GAME ON: “Way of the Hunter” relies on realism while teaching ethics

“Hunter’s Way”

Platform: PC, Xbox Series X/S, PS5

Cost: $39.99

Rating: Teen for blood, language, violence

Rating: 7 out of 10

For many people, their first experience with a hunting game was “Duck Hunt” for the Nintendo, or maybe one of those “Big Buck Hunter” arcade games with the plastic orange and green guns, where the animals are jumping in front of you and it’s a speed contest to shoot them down.

In the years that followed, hunting simulators were a genre that grew from novelty to hobby. For the past five years, it’s a genre that’s been dominated by 2017’s “theHunter: Call of the Wild,” but the recently released “Way of the Hunter” shoots the champ.

Players will assume the role of River, who takes over her hospitalized grandfather’s Bear Den Ranch in the Pacific Northwest’s Nez Perce Valley.

River must take charge of delivering ethically sourced meat to high-end restaurants, in addition to dealing with the threat of a disease infecting animals and all the while unpacking a lot of old family drama.

There are currently two regions in the game – the Nez Perce Valley location and Transylvania in Europe, both reserves with an area of ​​55 square miles. There is a wide variety of animals to hunt, from rabbits, red foxes and badgers to deer, bighorn sheep and moose, bears and gray wolves. Bird hunting is also possible, with pheasants, ducks and geese available.

Each region simulates the life cycle of at least 2,500 animals and includes a 24-hour day/night cycle and weather conditions.

Graphically, THQ Nordic’s “Way of the Hunter” uses the Unreal 4 engine and looks pretty good, although there are still occasional graphical glitches for developers, especially on consoles. There are two modes – a 60fps performance mode and a quality mode with reduced frames per second but more consistent rendering. I recommend the latter.

The draw distance for animals to spawn is around 800 meters (875 yards – more than double the render distance in “Call of the Wild”) – which helps in finding and tracking them, although you would probably never want to take a photo in front of about 400 meters (437 yards). Interestingly, you can zero in on some of the best ranges at 1 kilometer (1094 yards), although I don’t think the game can render an animal at that distance, and it would be nearly impossible to hit anyway.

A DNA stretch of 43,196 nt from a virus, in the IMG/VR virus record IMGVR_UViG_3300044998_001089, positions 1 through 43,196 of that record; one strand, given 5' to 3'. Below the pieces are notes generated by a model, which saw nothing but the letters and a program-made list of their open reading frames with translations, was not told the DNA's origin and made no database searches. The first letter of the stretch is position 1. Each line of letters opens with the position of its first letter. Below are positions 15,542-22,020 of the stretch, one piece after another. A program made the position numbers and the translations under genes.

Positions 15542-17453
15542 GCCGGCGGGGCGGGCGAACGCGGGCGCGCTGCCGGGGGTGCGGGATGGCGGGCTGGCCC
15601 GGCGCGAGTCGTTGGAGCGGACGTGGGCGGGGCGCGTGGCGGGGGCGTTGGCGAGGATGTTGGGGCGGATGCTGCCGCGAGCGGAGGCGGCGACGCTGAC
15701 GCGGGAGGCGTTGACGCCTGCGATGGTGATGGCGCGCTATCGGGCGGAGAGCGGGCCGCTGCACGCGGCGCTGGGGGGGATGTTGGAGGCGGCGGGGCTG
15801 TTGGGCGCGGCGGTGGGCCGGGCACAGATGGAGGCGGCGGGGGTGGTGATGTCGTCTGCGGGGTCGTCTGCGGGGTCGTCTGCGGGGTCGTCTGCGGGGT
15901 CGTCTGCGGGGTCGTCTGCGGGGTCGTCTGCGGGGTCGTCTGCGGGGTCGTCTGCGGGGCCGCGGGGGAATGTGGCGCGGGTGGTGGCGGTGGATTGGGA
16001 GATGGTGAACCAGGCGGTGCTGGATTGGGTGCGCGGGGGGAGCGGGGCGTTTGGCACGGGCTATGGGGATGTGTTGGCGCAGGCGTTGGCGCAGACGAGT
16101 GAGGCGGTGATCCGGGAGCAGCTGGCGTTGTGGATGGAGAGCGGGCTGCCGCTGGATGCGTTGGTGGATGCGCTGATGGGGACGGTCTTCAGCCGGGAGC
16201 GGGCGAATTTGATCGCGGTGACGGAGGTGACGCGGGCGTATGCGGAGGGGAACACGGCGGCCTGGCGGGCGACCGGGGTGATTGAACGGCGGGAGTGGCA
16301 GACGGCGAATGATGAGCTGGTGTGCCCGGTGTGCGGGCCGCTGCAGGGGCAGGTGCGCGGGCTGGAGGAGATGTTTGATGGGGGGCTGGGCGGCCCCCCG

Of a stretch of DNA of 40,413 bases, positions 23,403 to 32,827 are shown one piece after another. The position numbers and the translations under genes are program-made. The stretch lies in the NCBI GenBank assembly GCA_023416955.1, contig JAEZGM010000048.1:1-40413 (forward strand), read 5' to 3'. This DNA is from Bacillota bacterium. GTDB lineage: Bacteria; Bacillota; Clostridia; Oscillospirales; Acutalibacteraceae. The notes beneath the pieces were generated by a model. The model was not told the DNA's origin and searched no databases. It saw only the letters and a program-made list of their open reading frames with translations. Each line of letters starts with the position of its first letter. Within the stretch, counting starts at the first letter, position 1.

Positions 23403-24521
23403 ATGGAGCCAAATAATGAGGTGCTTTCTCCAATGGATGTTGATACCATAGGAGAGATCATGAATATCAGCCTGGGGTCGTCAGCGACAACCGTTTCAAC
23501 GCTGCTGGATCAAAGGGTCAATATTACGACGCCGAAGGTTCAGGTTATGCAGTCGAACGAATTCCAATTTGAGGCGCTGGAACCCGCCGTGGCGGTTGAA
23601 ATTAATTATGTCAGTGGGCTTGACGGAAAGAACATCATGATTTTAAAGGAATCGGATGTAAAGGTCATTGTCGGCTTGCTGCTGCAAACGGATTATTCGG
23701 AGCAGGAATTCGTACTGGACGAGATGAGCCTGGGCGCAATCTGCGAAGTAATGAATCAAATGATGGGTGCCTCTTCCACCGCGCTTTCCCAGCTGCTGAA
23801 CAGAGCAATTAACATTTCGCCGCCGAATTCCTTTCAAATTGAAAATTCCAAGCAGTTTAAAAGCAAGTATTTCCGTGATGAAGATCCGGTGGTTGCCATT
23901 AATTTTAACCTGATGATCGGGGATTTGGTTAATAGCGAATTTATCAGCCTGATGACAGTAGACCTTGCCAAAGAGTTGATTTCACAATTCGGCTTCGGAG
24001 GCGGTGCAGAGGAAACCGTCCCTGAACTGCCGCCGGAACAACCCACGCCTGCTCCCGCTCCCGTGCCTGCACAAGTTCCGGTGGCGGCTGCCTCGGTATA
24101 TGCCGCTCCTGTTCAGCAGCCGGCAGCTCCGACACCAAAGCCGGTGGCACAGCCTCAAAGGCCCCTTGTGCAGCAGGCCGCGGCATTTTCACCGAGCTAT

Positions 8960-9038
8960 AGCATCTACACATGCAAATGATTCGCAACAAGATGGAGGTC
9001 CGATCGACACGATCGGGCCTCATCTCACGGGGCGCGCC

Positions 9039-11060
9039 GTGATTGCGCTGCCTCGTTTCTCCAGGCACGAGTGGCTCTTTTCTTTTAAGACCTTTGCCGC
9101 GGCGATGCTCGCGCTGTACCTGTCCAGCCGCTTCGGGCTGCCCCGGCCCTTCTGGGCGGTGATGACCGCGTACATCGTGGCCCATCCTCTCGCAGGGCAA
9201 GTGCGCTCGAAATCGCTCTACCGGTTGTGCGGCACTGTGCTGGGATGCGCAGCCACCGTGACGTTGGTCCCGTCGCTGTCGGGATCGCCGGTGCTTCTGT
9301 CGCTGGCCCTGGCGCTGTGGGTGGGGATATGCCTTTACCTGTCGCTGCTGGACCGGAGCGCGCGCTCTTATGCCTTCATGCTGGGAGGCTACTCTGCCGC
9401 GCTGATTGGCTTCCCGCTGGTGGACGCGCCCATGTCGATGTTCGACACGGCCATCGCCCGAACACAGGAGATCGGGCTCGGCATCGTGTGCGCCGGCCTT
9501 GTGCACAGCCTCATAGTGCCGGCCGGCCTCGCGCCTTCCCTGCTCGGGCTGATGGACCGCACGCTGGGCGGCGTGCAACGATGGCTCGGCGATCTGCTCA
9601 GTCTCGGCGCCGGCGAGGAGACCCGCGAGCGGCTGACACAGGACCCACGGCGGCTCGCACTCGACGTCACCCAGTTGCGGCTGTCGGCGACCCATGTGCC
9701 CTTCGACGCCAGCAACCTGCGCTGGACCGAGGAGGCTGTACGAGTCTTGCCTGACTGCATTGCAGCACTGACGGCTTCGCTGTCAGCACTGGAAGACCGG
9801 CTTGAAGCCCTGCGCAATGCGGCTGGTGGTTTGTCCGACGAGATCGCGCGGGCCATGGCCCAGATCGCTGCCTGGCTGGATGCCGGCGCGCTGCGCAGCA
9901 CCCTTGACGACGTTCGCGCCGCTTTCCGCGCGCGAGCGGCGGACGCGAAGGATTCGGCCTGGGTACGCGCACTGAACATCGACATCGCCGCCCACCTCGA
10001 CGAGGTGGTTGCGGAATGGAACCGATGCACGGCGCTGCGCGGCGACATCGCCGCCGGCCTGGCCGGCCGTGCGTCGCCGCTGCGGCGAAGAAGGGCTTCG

River hunting also has a noticeable effect on animal populations. Apart from ethical hunting, animal conservation also plays a role in this game. Animal habitats are made up of groups that have a common fitness value – hunting low-scoring males will increase the fitness level of the herd, and the hunting for high value males will reduce it, as higher quality males are removed from the gene pool.

Culling lesser males will spawn more trophy animals, which can be stuffed and displayed at the cabin. But be careful, overhunting an area and the animals will leave for safer areas.

After capturing an animal, players can watch a shot review screen that displays detailed information about the hunt and how and where they can improve next time. The review screen shows the firearm used, caliber, wind speed and firing distance, as well as damage to various parts of the animal.


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At the start of the game, River has only one rifle, an old 30-30 lever action that belonged to his grandfather. After using it to control the population of some badgers, River is prompted to upgrade to a more powerful .243 for deer hunting purposes. While, yes, a .243 is generally superior for deer hunting, the 30-30 lever was the deer hunting gun of choice in my family and it worked perfectly for me.

Still, just like in the real world, if you want to shoot longer shots, say 300 meters, you’ll need to upgrade. The selection of firearms is decent and are all true branded models. Currently, there are only three shotguns available and about a dozen rifle types. There are no bows or handguns, but more content – including hunting areas and weapons – is planned.

To aid hunters in their pursuit, the game features a superhuman “Hunter Sense” that can be activated. Hunter Sense allows the player to see important details such as blood trails, resting and feeding areas, animal tracks; and it even helps locate animals by sound. When targeted for a shot, it will provide information such as projected shot distance and bullet strength, so you can make sure the shot is powerful enough to kill cleanly.

Overall, “Way of the Hunter” is very successful. It is full of stunning vistas, an interesting ecosystem, and plenty of animals to hunt. It also has a cooperative mode, allowing four friends to play together online. This is something that most hunting simulators don’t have and can help make a world feel alive, as there are no non-player characters to interact with other than animals.

The publisher provided a copy of “Way of the Hunter” for this review.

“Way of the Hunter” is a hunting simulation video game by THQ Nordic. (Photo courtesy of THQ Nordic)


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Raymond I. Langston